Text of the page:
We Decode the New Art Biden Just Installed in the Oval Office, From a Bust of Cesar Chavez to a Calming Childe Hassam Painting

The National Portrait Gallery has loaned two new sculptures to the Biden administration.

A sculpted bust of Rosa Parks, foreground, by Artis Lane, and Abraham Lincoln, right, on a table seen during an early preview of the redesigned Oval Office awaiting President Joseph Biden at the White House in Washington, DC. Photo by Bill O'Leary/the Washington Post via Getty Images.
A sculpted bust of Rosa Parks, foreground, by Artis Lane, and Abraham Lincoln, right, on a table seen during an early preview of the redesigned Oval Office awaiting President Joseph Biden at the White House in Washington, DC. Photo by Bill O'Leary/the Washington Post via Getty Images.

As Joe Biden took the oath of office as the 46th president of the United States yesterday, staffers were rushing to ready the Oval Office for its new occupant. They had only five frenzied hours to finish swapping out artworks and other furnishings before the arrival of the incoming commander-in-chief.

Now, art lovers and political wonks alike are reading heavily into the choices for clues about Biden’s priorities and mindset. The new additions serve to underscore the values of unity, equity, and openness that imbued Biden’s inaugural address.

So what’s new? First, Biden’s team swapped a portrait of Andrew Jackson—a populist president revered by Donald Trump—for one of Founding Father and inventor Benjamin Franklin, a switch that has been seen as symbolic of Biden’s reverence for science.

The Franklin painting, a 1785 canvas by Joseph Siffred Duplessis, was actually already on view in the Oval Office during Trump’s tenure, but is now in a more prominent position next to the Resolute Desk. The work is on loan from the Smithsonian’s National Portrait Gallery, along with a Martin Luther King Jr. bust by Charles Alston that has been at the White House since the year 2000 and is now on display on the mantlepiece.

The museum has also provided two of the new additions to the office, loaning bronze busts of Robert Francis Kennedy—a Catholic, like Biden—and Civil Rights icon Rosa Parks. Robert Berks created the RFK sculpture in 1968, after the Democratic presidential candidate’s assassination, while the 1990 Parks piece is by Artis Lane.

“We traditionally loan works from the portrait gallery’s collection to the White House at the president’s request,” Dorothy Moss, the museum’s acting director of curatorial affairs, told Artnet News in an email. “While we can’t speak to why the president selected these works, I think his choice of figures such as Robert F. Kennedy and Rosa Parks reflect the commitment his administration has made to racial equity, nonviolent protest, and resilience in the face of adversity.”

Biden also added a Paul Suarez bust of the late Mexican American agricultural labor leader Cesar Chavez to the Oval Office, on view behind his desk amid an array of family photographs.

The prominent placement of the work, on loan from the Cesar Chavez National Monument in La Paz, California, was seen by some as a sign of the Biden administration’s attitude toward immigration. On his first day in office, Biden proposed legislation allowing undocumented farm workers to apply for green cards immediately.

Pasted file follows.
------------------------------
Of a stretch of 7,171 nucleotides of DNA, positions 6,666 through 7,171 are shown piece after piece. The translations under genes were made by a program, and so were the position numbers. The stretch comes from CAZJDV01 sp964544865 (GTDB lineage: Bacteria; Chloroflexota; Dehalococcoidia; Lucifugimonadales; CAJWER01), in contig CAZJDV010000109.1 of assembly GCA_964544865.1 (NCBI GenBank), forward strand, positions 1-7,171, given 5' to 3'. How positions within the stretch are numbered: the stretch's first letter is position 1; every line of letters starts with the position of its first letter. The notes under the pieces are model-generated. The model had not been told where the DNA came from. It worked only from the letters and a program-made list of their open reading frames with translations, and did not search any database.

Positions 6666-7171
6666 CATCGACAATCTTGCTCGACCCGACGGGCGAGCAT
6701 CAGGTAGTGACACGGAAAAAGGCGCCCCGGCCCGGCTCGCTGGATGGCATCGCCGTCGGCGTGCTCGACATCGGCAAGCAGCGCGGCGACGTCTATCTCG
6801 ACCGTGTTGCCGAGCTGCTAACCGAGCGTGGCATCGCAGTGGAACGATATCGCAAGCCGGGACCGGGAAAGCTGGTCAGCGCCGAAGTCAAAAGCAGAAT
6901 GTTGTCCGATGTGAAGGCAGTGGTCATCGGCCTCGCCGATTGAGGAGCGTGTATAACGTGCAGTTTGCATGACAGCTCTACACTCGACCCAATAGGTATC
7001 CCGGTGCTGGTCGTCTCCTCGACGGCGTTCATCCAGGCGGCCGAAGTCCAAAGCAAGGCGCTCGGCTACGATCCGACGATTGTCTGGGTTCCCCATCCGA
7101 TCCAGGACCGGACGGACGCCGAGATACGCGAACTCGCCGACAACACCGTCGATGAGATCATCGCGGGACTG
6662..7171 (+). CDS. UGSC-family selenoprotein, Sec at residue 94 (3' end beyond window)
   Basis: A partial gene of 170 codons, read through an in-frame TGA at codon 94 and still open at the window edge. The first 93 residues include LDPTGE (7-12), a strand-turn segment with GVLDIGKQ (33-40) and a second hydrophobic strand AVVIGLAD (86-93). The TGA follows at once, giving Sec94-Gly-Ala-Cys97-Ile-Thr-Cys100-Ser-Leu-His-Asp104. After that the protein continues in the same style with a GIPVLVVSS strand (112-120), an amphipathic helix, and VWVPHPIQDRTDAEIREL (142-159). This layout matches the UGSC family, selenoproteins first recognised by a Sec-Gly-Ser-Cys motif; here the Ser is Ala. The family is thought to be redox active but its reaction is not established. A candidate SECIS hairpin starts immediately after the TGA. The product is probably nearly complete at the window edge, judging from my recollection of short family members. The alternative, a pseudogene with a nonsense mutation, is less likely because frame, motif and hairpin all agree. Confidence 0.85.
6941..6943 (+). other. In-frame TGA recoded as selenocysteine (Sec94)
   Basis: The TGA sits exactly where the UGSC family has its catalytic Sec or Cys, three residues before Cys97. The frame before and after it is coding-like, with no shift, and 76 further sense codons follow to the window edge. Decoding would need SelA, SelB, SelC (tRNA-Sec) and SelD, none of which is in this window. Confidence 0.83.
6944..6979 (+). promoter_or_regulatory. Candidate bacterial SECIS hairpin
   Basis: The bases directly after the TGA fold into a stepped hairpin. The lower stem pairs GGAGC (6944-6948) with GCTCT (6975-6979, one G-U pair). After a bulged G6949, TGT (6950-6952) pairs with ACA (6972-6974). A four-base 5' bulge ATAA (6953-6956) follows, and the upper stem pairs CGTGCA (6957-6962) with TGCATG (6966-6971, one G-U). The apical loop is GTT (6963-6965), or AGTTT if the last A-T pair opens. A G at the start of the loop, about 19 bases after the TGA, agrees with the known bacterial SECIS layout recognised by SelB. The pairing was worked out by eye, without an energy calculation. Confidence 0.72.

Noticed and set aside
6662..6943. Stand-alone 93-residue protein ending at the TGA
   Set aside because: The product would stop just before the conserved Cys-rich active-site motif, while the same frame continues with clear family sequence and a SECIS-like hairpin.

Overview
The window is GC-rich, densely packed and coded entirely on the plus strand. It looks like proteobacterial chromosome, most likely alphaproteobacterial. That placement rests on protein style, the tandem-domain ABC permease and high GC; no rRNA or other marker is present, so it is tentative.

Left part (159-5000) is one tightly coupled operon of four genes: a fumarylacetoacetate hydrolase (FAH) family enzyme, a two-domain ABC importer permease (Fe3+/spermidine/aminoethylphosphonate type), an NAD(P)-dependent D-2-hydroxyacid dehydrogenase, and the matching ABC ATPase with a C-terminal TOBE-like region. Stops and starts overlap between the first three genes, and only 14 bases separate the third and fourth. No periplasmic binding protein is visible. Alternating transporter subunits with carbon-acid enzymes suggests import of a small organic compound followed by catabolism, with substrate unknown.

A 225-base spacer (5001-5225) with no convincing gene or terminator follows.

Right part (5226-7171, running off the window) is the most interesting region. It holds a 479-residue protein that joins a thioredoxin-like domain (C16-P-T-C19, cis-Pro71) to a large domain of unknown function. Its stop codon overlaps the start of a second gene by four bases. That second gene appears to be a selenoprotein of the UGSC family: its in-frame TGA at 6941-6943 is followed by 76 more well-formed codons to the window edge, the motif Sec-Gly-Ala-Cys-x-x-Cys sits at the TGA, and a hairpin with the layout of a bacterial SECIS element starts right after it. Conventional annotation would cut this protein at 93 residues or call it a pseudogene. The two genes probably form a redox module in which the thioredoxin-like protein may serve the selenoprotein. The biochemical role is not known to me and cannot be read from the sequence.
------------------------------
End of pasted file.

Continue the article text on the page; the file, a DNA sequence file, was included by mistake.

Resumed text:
President Joe Biden has added Paul Saurez's bust of the late Mexican American agricultural labor leader Cesar Chavez to the Oval Office. Photo by Chip Somodevilla/Getty Images.

President Joe Biden has added Paul Saurez’s bust of the late Mexican American agricultural labor leader Cesar Chavez to the Oval Office. Photo by Chip Somodevilla/Getty Images.

“We’re happy that the bust is there,” Chavez’s son, Paul Chavez, told CNN. “It represents the hopes and aspirations of an entire community that has been demonized and belittled, and we hope this is the beginning of a new day, a new dawn in which the contributions of all Americans can be cherished and valued.”

On the opposite wall, a portrait of Franklin D. Roosevelt—who also took power at a time of national crisis—is flanked by George Washington and Abraham Lincoln on one side, and Thomas Jefferson and Alexander Hamilton on the other.

Biden’s pairing the well-known rivals is meant “as hallmarks of how differences of opinion, expressed within the guardrails of the Republic, are essential to democracy,” his office told the Washington Post.

Additional artworks on view include busts of Eleanor Roosevelt and Daniel Webster as well as a sculpture of a horse rider by Allan Houser of the Chiricahua Apache from the late Senator Daniel K. Inouye, the first Japanese American elected to both the House and the Senate. Childe Hassam’s Avenue in the Rain, from the White House collection, hangs to the left of the president’s desk.

Childe Hassam, <em>Avenue in the Rain</em> (1917). Courtesy of the White House.

Childe Hassam, Avenue in the Rain (1917). Courtesy of the White House.

The Smithsonian American Art Museum, which prominently loaned a painting by Robert S. Duncanson to the inauguration festivities, has also been approached by the new administration regarding potential art loans, but could not confirm specific objects as of press time.

Other new interior design choices for Biden include swapping a cushioned maroon chair for a brown leather one and bringing in a dark blue rug last used during Bill Clinton’s administration, according to the Independent.

The military flags that were behind the desk during the Trump era are gone, with only an American flag and one with a presidential seal in their place (although the gold drapes favored by both Trump and Clinton remain). Finally, a rock from the moon—a symbol of past American accomplishments—is now on display on one of the office shelves.


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